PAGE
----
It seems like just a few days ago that I joined my colleague Dave Hirschman to begin a 12-day adventure that any pilot might enjoy. Dave flew the Tougher than a Tornado AOPA Sweepstakes Husky, and I piloted my own Husky (N24HU) from our headquarters in Frederick, down the Gulf Coast of Florida to Key West, then back north to Lakeland to spend a week at Sun 'n Fun, before returning home (see “Happy Traveler,” page 89). The 25 hours of flying were some of the most enjoyable I’ve done in a long time, and we met delightful people as we visited places such as Beaufort, South Carolina, and Cedar Key, Florida. The entire trip was wonderfully documented on Facebook and in AOPA Live videos.
So much happened during the trip that I’ve had much to reflect upon since our return. Perhaps what I’ve spent the most time thinking about, however, is what members shared during our week at Sun ’n Fun. Our AOPA tent saw more traffic and more sheer energy from attendees than anyone on the AOPA staff could remember. With my own Husky parked in front of the tent next to the sweepstakes Husky, I quipped more than a few times that it was fun to really be an exhibitor.
There were so many people who took the time to come by and simply say, “Thanks.” That means a great deal to all of us at AOPA. I wish all AOPA members could see the hard work and dedication of AOPA’s staff. Meeting members’ needs and expectations is something we take very seriously and feedback is always welcome. At Sun ’n Fun, we received a good deal of feedback. Members clearly like the sweepstakes Husky, in part for the way it represents the fun of flying. Recreational flying is certainly on people’s minds these days—person after person told me how excited they would be to win the Husky in October.
While fun may be among the greatest draws of flying, costs are among the greatest concerns. We spoke to a number of people who mentioned that they belong to flying clubs that give them access to more aircraft than they could possibly afford on their own. These discussions really reinforced my thinking that flying clubs could well play an increasing role in making flying more accessible to more people in the future.
I also had the chance to speak with people who are engaged in flight training—both students and instructors. All of them are enthusiastic about the work we have been doing to understand and share our findings about what matters most in creating a successful flight training experience.
Many of the people I met have already gone online to nominate a flight training program for AOPA’s Flight Training Excellence Awards. These awards will be given for the first time at AOPA Aviation Summit in October to recognize schools and instructors that “get it right.”
Making flying accessible and helping students complete their training are increasingly vital to the future of general aviation. If we have a declining constituency, we will face new threats that will be more difficult to combat. In order to do all we can to bring more people into flying—and keep more of our existing pilots in the air—AOPA announced at Sun ’n Fun that we will be creating and staffing a new department to focus on our flight training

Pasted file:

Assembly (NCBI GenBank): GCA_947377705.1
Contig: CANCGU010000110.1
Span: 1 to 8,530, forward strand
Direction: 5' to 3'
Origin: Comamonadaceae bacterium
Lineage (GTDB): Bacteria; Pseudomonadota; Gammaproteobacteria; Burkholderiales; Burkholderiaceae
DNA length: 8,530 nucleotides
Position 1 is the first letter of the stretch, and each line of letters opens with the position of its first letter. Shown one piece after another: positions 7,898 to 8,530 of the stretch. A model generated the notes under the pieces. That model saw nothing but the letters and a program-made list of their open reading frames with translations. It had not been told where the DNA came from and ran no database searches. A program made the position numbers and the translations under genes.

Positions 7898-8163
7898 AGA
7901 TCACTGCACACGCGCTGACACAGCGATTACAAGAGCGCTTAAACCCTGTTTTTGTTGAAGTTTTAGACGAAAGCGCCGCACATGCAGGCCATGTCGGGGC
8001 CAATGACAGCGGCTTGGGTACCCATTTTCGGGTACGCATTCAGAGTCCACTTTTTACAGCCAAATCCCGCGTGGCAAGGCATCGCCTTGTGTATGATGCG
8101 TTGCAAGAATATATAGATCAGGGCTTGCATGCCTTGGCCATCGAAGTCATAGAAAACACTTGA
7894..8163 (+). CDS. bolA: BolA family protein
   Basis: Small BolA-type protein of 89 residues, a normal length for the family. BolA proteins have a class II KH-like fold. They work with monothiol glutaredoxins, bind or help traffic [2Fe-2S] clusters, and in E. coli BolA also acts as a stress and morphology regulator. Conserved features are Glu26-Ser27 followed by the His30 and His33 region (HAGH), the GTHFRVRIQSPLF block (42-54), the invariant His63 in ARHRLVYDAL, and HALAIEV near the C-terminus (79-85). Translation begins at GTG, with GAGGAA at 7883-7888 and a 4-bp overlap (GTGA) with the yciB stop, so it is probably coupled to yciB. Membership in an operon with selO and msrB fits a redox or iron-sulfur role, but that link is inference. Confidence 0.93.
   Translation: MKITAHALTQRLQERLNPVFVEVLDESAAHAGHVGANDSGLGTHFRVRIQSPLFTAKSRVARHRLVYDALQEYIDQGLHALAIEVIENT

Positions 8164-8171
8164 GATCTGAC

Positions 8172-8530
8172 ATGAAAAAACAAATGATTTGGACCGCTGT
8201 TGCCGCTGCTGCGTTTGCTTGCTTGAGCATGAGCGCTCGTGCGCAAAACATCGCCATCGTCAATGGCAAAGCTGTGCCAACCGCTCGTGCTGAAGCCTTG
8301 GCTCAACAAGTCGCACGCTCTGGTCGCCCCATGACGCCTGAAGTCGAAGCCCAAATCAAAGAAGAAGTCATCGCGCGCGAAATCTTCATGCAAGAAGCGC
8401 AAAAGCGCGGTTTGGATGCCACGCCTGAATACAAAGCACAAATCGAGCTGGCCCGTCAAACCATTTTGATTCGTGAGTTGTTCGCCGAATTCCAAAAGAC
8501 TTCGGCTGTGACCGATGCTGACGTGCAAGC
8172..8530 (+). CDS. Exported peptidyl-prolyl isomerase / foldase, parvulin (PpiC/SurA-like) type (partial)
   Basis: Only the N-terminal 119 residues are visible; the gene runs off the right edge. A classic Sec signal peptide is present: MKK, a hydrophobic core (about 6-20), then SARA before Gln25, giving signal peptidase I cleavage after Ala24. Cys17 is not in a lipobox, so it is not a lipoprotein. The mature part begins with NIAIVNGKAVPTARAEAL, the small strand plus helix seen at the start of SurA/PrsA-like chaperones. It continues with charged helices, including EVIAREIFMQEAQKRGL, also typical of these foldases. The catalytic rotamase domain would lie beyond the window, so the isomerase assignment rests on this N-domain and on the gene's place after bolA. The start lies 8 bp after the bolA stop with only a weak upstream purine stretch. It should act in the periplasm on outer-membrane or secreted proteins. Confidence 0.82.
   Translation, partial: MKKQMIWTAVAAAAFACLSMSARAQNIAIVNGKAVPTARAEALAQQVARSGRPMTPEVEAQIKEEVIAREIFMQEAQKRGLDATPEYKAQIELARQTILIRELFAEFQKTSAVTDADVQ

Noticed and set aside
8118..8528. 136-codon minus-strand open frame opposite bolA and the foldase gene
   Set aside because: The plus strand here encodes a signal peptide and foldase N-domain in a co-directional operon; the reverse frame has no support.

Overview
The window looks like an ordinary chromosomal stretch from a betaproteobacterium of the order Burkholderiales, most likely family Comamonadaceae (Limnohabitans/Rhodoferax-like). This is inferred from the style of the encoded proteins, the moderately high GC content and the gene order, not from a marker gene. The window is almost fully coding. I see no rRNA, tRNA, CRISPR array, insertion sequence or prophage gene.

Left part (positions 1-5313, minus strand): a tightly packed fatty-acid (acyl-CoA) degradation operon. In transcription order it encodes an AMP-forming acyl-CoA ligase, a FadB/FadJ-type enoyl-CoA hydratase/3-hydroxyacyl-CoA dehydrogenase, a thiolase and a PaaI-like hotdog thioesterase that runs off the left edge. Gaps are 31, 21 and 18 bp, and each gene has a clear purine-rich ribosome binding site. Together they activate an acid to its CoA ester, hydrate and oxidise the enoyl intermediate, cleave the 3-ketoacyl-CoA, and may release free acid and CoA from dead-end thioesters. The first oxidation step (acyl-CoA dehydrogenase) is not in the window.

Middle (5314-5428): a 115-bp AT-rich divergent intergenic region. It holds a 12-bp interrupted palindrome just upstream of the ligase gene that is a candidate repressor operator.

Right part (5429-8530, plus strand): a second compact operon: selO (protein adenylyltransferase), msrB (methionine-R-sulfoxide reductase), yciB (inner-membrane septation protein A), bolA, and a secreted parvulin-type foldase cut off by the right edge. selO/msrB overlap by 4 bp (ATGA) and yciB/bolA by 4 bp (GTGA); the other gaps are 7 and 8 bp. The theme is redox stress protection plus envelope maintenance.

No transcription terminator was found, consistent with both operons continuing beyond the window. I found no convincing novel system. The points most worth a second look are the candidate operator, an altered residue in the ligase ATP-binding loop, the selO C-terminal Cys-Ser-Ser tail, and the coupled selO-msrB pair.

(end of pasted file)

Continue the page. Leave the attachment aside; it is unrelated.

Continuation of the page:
and GA community-building activities (see “State of the Association: Come Fly With Us,” page 71).
There were also discussions about what AOPA can do to strengthen the sense of community among pilots. One really great opportunity presented itself when the Recreational Aviation Foundation (RAF) proposed building fire hubs (campfires) to serve as gathering places at airports across the country. To encourage the pursuit of this concept, we sponsored the very first RAF fire hub at Sun ’n Fun, and then enjoyed nightly conversation with fellow aviators around the campfire.
The seeming explosion of technology was also on the minds of many. At AOPA, we have long been offering weather and flight planning online. At Sun ’n Fun we shared something we’ve been working on dubbed AOPA FlyQ—an innovative application that delivers flight planning, weather, and our airport directory to a range of electronic devices (see “Products: FlyQ,” page 101). This was very well received and we will soon be sharing even more with you on this collaboration with Seattle Avionics.
Of course, politics was on the minds of a few with the user-fee question always a topic of concern. For now, with strong opposition from our friends in Congress, it is hard to see how this idea is going very far. Of course, we remain vigilant and want to decisively knock down this notion once again that user fees are an alternative funding stream for the federal government.
These discussions and so many more reminded me that expectations about AOPA run higher than ever. You, our members, want us fully engaged on those things that matter. With a large and broad-based membership, the list of things that matter grows all the time.
Reflecting on what we heard during the week of Sun ’n Fun, I am convinced that we are on the right path here at AOPA. We are working to ensure we remain true to the founding principles of AOPA by working to protect the freedom to fly while building greater participation in and enthusiasm for general aviation to ensure our future.
Email AOPA President Craig Fuller at [email protected].